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      Download the Game Design and Indie Game Marketing Freebook   07/19/17

      GameDev.net and CRC Press have teamed up to bring a free ebook of content curated from top titles published by CRC Press. The freebook, Practices of Game Design & Indie Game Marketing, includes chapters from The Art of Game Design: A Book of Lenses, A Practical Guide to Indie Game Marketing, and An Architectural Approach to Level Design. The GameDev.net FreeBook is relevant to game designers, developers, and those interested in learning more about the challenges in game development. We know game development can be a tough discipline and business, so we picked several chapters from CRC Press titles that we thought would be of interest to you, the GameDev.net audience, in your journey to design, develop, and market your next game. The free ebook is available through CRC Press by clicking here. The Curated Books The Art of Game Design: A Book of Lenses, Second Edition, by Jesse Schell Presents 100+ sets of questions, or different lenses, for viewing a game’s design, encompassing diverse fields such as psychology, architecture, music, film, software engineering, theme park design, mathematics, anthropology, and more. Written by one of the world's top game designers, this book describes the deepest and most fundamental principles of game design, demonstrating how tactics used in board, card, and athletic games also work in video games. It provides practical instruction on creating world-class games that will be played again and again. View it here. A Practical Guide to Indie Game Marketing, by Joel Dreskin Marketing is an essential but too frequently overlooked or minimized component of the release plan for indie games. A Practical Guide to Indie Game Marketing provides you with the tools needed to build visibility and sell your indie games. With special focus on those developers with small budgets and limited staff and resources, this book is packed with tangible recommendations and techniques that you can put to use immediately. As a seasoned professional of the indie game arena, author Joel Dreskin gives you insight into practical, real-world experiences of marketing numerous successful games and also provides stories of the failures. View it here. An Architectural Approach to Level Design This is one of the first books to integrate architectural and spatial design theory with the field of level design. The book presents architectural techniques and theories for level designers to use in their own work. It connects architecture and level design in different ways that address the practical elements of how designers construct space and the experiential elements of how and why humans interact with this space. Throughout the text, readers learn skills for spatial layout, evoking emotion through gamespaces, and creating better levels through architectural theory. View it here. Learn more and download the ebook by clicking here. Did you know? GameDev.net and CRC Press also recently teamed up to bring GDNet+ Members up to a 20% discount on all CRC Press books. Learn more about this and other benefits here.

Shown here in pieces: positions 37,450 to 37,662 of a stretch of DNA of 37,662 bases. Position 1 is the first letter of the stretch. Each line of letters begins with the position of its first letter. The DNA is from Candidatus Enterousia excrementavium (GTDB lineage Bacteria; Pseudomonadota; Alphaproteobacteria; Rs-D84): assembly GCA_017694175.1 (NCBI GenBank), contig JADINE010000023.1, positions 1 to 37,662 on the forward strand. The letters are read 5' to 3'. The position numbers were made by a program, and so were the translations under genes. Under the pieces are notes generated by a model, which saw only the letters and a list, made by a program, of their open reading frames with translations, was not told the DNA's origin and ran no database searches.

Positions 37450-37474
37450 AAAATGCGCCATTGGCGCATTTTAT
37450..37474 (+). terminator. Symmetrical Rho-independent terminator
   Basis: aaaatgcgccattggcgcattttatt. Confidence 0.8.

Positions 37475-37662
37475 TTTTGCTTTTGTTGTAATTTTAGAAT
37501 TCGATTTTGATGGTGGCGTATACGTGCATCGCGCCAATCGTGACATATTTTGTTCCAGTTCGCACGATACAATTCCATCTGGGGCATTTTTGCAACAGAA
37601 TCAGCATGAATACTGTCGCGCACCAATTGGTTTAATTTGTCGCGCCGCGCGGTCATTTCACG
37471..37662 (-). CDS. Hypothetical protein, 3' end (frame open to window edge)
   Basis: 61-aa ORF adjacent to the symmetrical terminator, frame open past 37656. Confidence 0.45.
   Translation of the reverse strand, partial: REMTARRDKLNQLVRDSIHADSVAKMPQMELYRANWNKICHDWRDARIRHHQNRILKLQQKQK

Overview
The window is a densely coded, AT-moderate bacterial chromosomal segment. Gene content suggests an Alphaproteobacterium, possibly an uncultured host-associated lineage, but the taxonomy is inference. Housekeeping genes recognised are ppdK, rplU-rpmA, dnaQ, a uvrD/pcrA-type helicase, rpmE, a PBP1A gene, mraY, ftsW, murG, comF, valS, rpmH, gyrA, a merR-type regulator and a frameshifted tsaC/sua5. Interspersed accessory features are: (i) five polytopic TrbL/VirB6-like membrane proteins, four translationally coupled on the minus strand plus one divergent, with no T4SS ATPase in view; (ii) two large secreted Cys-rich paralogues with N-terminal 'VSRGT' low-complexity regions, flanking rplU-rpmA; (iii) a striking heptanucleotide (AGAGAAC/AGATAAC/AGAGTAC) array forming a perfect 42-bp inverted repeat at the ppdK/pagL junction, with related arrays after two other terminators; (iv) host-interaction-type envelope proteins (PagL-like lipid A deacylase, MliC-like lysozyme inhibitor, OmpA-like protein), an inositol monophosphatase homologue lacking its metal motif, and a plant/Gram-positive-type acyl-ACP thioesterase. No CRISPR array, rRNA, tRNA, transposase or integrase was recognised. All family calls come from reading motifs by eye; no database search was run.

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  1. Hi everyone! Let me introduce myself, my name is Francisco and I'm an architecture student. I've recently become interested in algorithmic design, which is basically utilizing math to help design (an example would be structure or space optimization). To contextualize, I'm a noob with numbers, so as far as algorithmic architecture goes, I´ve just played with some tools that help with it (Rhino Grasshopper for example, which is a 3d parametric modeler). I want to develop a software in which I input areas (represented by rectangles) and it organizes them and presents me various possible solutions to a floor plan. I will learn programming to try and develop this, but I have so little knowledge in programming that I don't know how to tackle the problem directly. The problem consists in trying to group a bunch of rectangles in the least possible space (not within a container, no boundaries). at the same time, I want some of these rectangles to be closer to others, so there is a hierarchy of proximity between rectangles. For example, if I wanted various possibilites of a house floor plan, I'd input spaces such as kitchen, dinning room, living room, bedrooms, etc., and it would not only group them in little space, but also ubicate them according to desirable proximities (kitchen - dinning room for example) and viceversa. So basically, it would be some sort of 2d bin packing, but is there a way to control how the objects "pack" so I have the desirable proximities between them? Is it possible to develop a genetic algorithm with multiple fitnesses? so it searches for various solutions taking into consideration ALL of the desirable conditions (least total space, and all the proximity conditions between objects). Thanks in advance, open to suggestions,ideas or anything.